At a manor with a mysterious history, eight members of the Midnight Club meet each night at midnight to tell sinister stories — and to look for signs of the supernatural from the beyond.
The Midnight Club has a rocky start that may keep it from gaining a lot of fans. It starts more like an anthology series than a narrative-driven horror series. Though there is bound to be a narrative storyline to the series, as it keeps the whole cast and at midnight the children at the remote hospice tell stories around a table.
Now we got to the point why it is called The Midnight Club, however, the stories they tell feel like it’s been there done that. The acting by the cast holds it together and keeps it moving along past the slow burn pacing. It is produced by horror master Mike Flannigan, though it doesn’t feel like his typical affair( see the masterpiece Gerald’s Game). It is nice to see he pays homage to camp stories through a YA approach.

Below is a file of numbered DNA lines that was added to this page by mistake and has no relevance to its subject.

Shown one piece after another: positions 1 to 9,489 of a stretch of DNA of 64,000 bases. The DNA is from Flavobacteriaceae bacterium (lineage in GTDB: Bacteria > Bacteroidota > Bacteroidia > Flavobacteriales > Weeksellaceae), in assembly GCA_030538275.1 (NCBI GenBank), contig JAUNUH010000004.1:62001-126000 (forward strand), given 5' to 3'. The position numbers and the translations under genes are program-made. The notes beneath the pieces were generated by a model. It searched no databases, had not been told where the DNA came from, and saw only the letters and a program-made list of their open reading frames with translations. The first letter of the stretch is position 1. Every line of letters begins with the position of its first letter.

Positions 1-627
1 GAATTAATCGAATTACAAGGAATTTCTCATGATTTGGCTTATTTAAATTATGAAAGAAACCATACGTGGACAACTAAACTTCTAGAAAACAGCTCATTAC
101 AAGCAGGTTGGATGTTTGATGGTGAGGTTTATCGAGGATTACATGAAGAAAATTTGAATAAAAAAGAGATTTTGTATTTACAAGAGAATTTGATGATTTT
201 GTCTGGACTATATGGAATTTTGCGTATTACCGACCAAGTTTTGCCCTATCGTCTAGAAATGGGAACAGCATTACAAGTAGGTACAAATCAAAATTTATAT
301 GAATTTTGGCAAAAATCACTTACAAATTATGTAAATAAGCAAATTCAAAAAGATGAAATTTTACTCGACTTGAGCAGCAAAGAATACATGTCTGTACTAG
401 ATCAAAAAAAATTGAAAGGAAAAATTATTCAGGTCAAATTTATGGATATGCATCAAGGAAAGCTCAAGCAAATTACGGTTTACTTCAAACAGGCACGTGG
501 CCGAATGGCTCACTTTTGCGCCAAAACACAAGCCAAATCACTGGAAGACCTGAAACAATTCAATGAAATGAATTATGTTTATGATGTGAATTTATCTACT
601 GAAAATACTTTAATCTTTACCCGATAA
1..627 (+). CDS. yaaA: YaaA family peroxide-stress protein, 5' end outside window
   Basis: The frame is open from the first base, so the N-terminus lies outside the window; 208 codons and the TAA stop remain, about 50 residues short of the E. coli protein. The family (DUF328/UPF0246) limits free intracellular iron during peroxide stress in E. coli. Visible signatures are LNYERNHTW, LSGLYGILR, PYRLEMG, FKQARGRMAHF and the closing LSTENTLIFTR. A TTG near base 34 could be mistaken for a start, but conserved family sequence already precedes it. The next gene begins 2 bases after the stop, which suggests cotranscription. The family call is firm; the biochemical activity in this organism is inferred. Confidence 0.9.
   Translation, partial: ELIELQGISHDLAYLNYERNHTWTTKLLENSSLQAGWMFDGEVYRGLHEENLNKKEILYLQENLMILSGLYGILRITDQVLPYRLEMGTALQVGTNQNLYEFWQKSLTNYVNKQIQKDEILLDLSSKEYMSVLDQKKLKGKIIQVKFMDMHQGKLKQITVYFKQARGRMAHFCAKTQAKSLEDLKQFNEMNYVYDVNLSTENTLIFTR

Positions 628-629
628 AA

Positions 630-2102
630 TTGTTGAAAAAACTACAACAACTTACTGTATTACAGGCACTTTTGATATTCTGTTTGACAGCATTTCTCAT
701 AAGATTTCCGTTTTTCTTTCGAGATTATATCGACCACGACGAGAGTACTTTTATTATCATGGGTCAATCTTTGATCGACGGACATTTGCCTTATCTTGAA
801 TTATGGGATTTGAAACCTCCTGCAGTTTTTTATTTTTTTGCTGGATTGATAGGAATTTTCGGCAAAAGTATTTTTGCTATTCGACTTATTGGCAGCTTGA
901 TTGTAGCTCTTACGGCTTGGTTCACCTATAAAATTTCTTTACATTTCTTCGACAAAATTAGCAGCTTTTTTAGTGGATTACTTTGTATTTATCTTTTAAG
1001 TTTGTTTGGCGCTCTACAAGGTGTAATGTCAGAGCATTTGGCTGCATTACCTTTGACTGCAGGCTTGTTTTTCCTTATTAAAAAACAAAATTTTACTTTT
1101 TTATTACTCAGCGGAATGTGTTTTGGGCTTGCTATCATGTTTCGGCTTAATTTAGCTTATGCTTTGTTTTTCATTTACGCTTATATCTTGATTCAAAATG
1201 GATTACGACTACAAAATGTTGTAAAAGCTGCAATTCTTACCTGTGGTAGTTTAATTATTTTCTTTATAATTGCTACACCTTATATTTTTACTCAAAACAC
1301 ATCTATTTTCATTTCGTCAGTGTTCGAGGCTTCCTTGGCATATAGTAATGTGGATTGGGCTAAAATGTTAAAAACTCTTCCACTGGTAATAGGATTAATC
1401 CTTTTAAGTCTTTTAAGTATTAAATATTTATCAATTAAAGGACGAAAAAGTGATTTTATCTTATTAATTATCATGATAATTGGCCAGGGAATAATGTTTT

Ruth Codd is the true scene-stealer here as the teenager filled with anger and angst about her future and upcoming demise. I am currently only on episode four but I can tell it could use tighter editing or be half-hour episodes instead of hour-long per episode. Some drag early on, even if it is to give us more of a backstory.
Overall Grade: 2.5/5 Stars
Written By: AJ Friar